In August of 1999, Harbert was hired as president of NBC Studios, the network's in-house production facility. He oversaw some of NBC's classic shows, including Saturday Night Live and The Tonight Show with Jay Leno , but also worked to develop new shows, among them Will & Grace and Crossing Jordan . In 2003, he left to become a producer at 20th Century-Fox Television, and moved on to E! Networks in 2004 as chief executive officer. Its E! Entertainment Television channel was one of the cable industry's most impressive success stories, drawing a surprisingly strong number of viewers in the 1990s thanks to a daily broadcast of Howard Stern's radio show, red-carpet awards preview shows hosted by Joan Rivers, and "clip" shows, an industry term for a celebrity profile cobbled together from feature-film and television appearances along with previously aired interviews.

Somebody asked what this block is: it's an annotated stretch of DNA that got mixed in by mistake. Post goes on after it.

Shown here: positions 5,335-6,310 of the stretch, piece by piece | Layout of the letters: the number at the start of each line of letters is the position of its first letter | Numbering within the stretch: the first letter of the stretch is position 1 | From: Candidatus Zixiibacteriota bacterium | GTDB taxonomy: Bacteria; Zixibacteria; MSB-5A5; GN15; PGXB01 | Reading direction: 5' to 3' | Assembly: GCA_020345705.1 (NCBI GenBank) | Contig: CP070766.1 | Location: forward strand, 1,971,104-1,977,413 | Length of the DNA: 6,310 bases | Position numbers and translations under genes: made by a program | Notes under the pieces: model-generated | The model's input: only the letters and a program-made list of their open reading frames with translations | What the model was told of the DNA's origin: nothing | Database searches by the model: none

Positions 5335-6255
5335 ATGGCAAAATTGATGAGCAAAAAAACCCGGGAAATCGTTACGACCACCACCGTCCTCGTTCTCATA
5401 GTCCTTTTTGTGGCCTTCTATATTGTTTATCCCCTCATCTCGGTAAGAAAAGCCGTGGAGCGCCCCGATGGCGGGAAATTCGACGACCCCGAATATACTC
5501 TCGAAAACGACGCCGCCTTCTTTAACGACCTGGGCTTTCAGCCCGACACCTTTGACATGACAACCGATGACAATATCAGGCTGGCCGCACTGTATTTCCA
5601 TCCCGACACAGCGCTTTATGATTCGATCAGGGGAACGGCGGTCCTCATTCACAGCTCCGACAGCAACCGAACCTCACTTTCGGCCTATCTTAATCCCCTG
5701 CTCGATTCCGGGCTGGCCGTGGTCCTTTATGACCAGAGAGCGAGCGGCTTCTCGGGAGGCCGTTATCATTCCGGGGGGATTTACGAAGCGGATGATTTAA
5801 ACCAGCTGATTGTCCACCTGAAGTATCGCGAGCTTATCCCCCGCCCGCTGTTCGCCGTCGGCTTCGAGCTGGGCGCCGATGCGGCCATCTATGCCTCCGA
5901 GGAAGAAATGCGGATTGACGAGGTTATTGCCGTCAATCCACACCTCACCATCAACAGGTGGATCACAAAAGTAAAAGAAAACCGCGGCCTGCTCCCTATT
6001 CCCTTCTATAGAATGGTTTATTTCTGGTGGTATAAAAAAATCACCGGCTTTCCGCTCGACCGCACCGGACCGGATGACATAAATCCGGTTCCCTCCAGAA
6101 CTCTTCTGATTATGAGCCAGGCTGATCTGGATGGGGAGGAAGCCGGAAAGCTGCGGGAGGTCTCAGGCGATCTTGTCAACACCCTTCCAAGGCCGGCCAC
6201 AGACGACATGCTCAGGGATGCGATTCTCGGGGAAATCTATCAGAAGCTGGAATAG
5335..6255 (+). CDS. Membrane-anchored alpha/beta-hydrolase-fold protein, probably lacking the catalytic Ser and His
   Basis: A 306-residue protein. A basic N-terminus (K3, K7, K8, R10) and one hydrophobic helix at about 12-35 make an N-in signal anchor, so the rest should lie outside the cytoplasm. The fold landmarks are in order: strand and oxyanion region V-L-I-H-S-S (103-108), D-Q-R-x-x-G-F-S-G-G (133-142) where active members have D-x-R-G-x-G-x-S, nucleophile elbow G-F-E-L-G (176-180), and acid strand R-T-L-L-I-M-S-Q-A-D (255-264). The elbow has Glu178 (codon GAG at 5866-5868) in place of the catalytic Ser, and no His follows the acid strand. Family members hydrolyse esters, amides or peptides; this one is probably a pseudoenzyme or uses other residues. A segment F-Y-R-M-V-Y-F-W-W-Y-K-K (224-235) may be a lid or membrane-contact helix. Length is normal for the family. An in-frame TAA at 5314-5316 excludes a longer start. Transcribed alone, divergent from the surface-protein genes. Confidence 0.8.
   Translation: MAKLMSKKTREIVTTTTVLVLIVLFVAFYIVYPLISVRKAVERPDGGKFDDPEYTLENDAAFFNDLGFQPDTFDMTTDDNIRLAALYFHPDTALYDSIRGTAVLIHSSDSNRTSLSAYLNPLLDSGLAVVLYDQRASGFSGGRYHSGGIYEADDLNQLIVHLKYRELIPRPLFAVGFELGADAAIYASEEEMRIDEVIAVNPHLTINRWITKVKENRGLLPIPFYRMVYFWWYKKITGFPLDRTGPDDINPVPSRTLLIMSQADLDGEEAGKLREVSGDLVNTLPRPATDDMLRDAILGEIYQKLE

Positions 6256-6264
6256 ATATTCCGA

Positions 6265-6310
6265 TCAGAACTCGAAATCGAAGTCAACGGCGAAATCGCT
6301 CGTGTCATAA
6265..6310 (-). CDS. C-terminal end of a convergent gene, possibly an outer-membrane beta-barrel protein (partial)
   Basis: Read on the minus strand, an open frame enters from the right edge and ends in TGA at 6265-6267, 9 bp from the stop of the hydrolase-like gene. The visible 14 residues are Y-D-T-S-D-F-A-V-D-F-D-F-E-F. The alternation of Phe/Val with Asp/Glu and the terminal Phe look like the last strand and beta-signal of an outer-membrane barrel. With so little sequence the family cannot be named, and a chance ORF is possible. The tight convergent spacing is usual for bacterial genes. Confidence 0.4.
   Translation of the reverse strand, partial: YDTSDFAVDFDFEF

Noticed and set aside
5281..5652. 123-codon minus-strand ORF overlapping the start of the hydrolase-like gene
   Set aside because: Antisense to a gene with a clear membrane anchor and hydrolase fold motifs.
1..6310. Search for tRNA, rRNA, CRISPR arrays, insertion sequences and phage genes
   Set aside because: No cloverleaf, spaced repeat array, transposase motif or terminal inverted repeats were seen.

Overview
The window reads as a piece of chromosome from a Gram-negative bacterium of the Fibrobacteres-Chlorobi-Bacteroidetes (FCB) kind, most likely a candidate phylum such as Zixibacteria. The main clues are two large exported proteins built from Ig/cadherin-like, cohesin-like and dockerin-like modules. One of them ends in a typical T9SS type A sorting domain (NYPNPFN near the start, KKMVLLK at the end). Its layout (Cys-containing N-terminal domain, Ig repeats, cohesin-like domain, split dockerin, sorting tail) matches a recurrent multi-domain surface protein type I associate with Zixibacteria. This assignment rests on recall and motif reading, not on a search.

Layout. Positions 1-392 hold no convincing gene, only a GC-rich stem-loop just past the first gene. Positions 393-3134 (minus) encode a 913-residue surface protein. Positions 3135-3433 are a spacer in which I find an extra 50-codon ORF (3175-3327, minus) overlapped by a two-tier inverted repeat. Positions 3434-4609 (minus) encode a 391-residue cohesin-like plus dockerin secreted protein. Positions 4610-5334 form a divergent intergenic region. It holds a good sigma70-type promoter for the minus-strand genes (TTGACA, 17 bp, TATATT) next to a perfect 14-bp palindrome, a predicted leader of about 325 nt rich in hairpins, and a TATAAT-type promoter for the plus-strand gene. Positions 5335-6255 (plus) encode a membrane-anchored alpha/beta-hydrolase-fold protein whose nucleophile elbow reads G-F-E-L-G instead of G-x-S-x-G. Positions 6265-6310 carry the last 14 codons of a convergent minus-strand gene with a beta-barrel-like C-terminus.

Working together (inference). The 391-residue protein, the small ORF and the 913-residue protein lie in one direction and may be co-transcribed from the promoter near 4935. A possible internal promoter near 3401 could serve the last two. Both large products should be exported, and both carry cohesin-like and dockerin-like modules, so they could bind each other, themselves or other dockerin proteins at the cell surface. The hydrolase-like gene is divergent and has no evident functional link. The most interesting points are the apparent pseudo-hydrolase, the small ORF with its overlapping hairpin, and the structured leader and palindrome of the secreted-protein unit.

Harbert was tapped to lead E! into a new era: Prior to Harbert coming on board, some of the network's racier new series, such as Celebrities Uncensored , had alienated some in Hollywood for their tabloid-gossip edge. E! also faced competition from the TV Guide Channel, which had began to feature more celebrity-focused original programming and even managed to hire longtime E! fixtures Joan and Melissa Rivers. By early 2006, however, Harbert had made several line-up changes at E!, such as signing American Idol host Ryan Seacrest to anchor a daily newscast focusing on the entertainment business. The channel also had a new hit with a behind-the-scenes look at the Playboy Mansion called The Girls Next Door , and had nabbed The Simple Life reality series from FOX for its fourth season.